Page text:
While clouds are hanging over the weather forecast for Sunday’s annual Philadelphia Marathon, the outlook does have at least a few bright spots for participants.
Temperatures are forecast to range from 40 to 44 during the Sunday morning race, not too far from the ideal for most runners, says Jeremy Close, a sports medicine specialist at Jefferson University Hospitals and a runner himself.
Wind should not be a factor for at least the first part of the race, which begins at 7, said Sarah Johnson, lead meteorologist at the National Weather Service office in Mount Holly.
And the official forecast listed a better-than-even chance that the rain would shut off by race time Sunday. That said, rain right before the race could still be a pain for the runners milling about waiting for the race to get underway.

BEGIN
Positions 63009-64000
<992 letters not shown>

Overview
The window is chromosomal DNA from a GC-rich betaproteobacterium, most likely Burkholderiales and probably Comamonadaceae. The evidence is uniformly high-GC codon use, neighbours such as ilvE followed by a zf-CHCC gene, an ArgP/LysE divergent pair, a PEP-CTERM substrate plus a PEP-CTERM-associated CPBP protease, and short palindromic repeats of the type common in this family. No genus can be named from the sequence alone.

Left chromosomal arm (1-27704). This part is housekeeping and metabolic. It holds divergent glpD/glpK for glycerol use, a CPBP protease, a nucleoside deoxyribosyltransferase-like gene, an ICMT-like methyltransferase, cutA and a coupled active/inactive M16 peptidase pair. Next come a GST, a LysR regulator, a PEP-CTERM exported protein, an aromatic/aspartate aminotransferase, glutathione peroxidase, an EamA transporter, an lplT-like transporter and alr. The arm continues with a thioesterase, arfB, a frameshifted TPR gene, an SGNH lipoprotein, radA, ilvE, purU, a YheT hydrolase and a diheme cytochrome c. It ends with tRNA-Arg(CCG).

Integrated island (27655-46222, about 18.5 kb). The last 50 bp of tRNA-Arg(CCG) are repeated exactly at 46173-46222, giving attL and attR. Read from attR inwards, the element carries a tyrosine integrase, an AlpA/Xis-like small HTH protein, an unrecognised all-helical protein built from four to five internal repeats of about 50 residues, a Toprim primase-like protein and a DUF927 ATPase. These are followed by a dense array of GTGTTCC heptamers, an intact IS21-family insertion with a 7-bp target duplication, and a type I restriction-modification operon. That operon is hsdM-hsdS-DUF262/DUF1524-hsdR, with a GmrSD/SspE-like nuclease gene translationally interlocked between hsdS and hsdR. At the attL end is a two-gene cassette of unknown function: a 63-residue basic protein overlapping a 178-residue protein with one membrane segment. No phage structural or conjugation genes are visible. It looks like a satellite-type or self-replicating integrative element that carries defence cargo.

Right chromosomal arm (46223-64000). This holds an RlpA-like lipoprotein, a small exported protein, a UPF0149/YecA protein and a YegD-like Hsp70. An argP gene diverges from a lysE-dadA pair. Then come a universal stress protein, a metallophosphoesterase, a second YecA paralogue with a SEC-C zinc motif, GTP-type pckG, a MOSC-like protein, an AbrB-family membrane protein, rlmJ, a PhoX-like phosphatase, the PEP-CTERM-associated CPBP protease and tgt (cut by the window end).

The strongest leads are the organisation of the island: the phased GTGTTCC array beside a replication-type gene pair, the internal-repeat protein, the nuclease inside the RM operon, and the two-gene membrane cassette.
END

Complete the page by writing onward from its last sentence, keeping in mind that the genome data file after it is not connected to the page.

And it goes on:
“The timing has been jumping around a bit,” said Johnson.
The rains would be generated by a coastal low that a month from now might look like a snow threat. Instead, it will be a rather ordinary cold November rain. Winds could pick up later in the race — maybe 5 to 15 mph with higher gusts, said Johnson — as the storm moves north.
And while Sunday morning might be chillier than the average spectator would like, it should be good for runners, Jefferson’s Close said.
Various studies have looked at optimal running weather conditions, including quite an extensive one that examined 10 years of marathons in Paris, London, Berlin, New York, Boston, and Chicago.
Essentially, upper 40s to low 50s is best, Close said; low- to mid-40s isn’t bad. And both beat running 26.2 miles in the heat.
“Running, you can talk about the ideal, but everything is rather personal,” Close said.
Some might even enjoy running in the rain.